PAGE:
Monthly Archives: February 2016

Poor review

Firstly, let’s namecheck the wittiest punner in stats for that title, Stephen Senn.

This recent post on Andrew Gelman’s blog is essential reading. I suspect my readers are all over there too, but I’ll mention it here because of this point in wrapping up:

Peer review can serve some useful purposes. But to the extent the reviewers are actually peers of the authors, they can easily have the same blind spots. I think outside review can serve a useful purpose as well.

I’ve seen this a lot in my life as a medical (read ‘health and social care more broadly, with a dash of education’) statistician. There are distinct tribes of healthcare professionals and they do things, including research designs, analytical methods and communicating findings, in their own sweet way. There’s generally no reason, it’s just custom and ritual. If you don’t fit that mould to some extent, you get rejected. Often, I find myself consciously peppering the paper / slides with some shibboleths that will ease my journey to REFland. (Of which, sample size calculations for anything that isn’t a randomised controlled trial is the most common, although I am no stranger to the Totally Unnecessary Reporting Diagram (TURD). I draw the line at Cohen’s D though; D stands for d’oh.)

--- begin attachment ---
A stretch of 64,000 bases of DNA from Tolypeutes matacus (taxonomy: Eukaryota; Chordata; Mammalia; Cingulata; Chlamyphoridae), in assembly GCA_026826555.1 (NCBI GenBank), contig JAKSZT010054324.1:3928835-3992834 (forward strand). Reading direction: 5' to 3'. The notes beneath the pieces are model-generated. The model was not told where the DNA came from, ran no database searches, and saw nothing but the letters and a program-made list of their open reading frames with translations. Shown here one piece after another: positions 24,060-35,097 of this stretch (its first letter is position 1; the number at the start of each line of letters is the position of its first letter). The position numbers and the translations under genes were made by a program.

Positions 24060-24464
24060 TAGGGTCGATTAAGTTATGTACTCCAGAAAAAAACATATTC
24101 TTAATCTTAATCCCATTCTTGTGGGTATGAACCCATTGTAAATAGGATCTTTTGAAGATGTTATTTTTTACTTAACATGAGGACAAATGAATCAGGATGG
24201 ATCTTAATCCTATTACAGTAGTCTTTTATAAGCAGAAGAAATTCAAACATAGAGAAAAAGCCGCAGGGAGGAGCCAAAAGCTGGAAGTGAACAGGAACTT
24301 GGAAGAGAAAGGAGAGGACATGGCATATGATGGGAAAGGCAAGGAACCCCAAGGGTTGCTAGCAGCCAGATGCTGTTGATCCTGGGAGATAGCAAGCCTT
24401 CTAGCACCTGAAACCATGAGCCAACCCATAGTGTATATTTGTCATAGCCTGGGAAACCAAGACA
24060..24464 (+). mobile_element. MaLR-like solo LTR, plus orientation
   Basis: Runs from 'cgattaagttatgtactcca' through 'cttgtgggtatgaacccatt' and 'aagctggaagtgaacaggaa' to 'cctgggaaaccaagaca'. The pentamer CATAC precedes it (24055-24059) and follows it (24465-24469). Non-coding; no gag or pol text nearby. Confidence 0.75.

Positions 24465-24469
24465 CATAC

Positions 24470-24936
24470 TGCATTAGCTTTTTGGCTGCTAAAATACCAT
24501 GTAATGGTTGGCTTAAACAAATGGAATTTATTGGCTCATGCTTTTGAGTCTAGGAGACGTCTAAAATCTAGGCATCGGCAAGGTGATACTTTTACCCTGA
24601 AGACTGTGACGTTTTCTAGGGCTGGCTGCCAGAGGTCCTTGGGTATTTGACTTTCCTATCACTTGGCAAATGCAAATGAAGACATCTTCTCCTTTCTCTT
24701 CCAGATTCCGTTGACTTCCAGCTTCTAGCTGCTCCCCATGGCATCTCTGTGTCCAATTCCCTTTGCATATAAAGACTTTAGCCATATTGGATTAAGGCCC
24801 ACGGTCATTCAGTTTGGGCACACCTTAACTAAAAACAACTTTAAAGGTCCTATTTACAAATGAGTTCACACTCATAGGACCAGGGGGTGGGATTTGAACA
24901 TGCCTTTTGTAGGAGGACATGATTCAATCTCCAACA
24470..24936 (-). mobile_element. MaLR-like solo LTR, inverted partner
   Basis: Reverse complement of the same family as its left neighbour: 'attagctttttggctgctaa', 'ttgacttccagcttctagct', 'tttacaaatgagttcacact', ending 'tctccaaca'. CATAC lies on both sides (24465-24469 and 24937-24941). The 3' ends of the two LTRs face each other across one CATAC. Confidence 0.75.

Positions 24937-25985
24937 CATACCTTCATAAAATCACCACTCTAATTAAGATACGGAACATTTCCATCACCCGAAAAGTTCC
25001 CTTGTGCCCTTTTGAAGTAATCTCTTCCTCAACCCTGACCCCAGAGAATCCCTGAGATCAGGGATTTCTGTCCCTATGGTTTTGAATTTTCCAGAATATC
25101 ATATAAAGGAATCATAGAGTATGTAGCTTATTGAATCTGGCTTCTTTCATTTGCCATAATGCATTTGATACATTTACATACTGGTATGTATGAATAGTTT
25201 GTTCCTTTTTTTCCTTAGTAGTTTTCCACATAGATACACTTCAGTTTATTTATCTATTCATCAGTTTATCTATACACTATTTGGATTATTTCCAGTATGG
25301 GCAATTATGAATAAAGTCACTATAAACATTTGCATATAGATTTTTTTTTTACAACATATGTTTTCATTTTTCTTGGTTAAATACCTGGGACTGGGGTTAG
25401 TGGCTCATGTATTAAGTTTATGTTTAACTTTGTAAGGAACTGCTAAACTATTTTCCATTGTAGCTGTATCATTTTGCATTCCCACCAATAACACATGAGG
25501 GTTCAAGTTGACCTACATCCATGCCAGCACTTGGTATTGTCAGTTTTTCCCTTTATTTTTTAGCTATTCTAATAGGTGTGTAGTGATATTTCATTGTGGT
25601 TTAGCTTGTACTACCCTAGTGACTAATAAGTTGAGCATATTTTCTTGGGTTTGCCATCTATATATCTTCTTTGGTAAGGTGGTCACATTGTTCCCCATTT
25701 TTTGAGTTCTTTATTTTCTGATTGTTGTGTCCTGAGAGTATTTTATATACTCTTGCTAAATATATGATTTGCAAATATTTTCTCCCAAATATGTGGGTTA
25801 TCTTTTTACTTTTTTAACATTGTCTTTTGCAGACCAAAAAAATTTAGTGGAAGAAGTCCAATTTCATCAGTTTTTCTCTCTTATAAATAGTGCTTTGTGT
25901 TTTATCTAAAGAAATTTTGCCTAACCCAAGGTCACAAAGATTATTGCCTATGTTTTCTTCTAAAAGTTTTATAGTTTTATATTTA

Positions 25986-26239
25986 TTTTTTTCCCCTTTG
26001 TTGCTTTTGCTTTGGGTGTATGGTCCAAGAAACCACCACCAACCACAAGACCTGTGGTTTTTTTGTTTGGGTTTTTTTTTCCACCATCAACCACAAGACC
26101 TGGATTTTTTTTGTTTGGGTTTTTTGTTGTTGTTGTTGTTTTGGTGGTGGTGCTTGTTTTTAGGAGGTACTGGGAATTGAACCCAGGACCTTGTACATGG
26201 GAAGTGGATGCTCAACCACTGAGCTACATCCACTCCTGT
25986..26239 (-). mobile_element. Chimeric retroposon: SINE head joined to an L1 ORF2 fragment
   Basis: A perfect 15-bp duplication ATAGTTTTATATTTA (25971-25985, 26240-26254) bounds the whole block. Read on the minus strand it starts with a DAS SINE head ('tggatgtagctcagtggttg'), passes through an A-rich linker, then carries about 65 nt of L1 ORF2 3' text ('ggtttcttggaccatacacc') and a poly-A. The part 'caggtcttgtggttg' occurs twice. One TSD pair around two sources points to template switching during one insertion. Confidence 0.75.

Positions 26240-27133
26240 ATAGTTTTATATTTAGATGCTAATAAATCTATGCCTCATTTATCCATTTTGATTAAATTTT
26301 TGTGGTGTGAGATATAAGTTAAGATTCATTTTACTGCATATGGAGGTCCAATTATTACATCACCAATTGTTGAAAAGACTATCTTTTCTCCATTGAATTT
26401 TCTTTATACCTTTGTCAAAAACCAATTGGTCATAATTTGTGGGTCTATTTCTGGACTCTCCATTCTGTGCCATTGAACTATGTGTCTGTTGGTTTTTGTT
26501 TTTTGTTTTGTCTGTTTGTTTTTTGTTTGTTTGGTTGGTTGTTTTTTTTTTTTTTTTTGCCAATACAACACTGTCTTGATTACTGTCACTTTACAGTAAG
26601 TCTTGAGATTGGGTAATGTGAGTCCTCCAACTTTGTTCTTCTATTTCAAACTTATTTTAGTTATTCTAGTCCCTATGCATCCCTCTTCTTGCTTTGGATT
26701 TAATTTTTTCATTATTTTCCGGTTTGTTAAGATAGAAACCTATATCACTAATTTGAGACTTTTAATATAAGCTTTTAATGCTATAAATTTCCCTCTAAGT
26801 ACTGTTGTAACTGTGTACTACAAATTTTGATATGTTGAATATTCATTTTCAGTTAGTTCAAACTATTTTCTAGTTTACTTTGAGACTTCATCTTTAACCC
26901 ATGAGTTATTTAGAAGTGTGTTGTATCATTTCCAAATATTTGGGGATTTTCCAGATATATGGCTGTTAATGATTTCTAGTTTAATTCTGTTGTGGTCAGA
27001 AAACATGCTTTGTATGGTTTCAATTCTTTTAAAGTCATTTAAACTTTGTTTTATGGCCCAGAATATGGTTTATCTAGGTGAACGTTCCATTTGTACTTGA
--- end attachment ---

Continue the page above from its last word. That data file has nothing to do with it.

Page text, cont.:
‘Outside review’ reminds me of the idea of ‘strong inference’, or having your worst enemy analyse your data too and see if they can destroy your conclusions. You don’t have to go that far though, you could just make sure that reviewers extend beyond the specialism and profession of the authors to break that parochialism and question the unquestionable.

People Against Goodness And Normalcy

Essentially, if they can’t understand it, then it’s not written well. I don’t accept any argument that the subject is just too complex for outsiders – because the authors’ interests were once upon a time confined to Lego or the Smurfs, so it must be possible – nor do I claim to have got it right myself – it’s a constant challenge to pitch Bayesian latent variable models just so for a subject-expert audience.

I don’t know about you, but I enjoy reading academic papers outside my own field (OK, no critical theory please, but I’ll consider pretty much anything else). Maybe I should start an occasional series of randomly selected academic papers here, or maybe I just don’t have time for that.


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Notes after the death of Pierre Boulez

I’m going to take a diversion from the staple statistical fare and mark the passing of a man who has obliquely, and not without contradiction, been a long-running source of inspiration to me. The death of composer and conductor Pierre Boulez was announced in January. There is plenty you can read about him online, so I won’t attempt any kind of obituary; rather, I want to reflect on the art-science intercourse and the unexpected lessons in living and working.

For this post, it was quite hard to decide what to cover and how to structure it. Finally, I felt I should get on with it and follow his style and form. It would be tempting to keep deleting and rewriting it every ten years or so, but I don’t plan to do that. The text is not here but on my website (click here), because it uses a little JavaScript to play the role of a conductor interlocking the rings of Le Marteau Sans MaĆ®tre.

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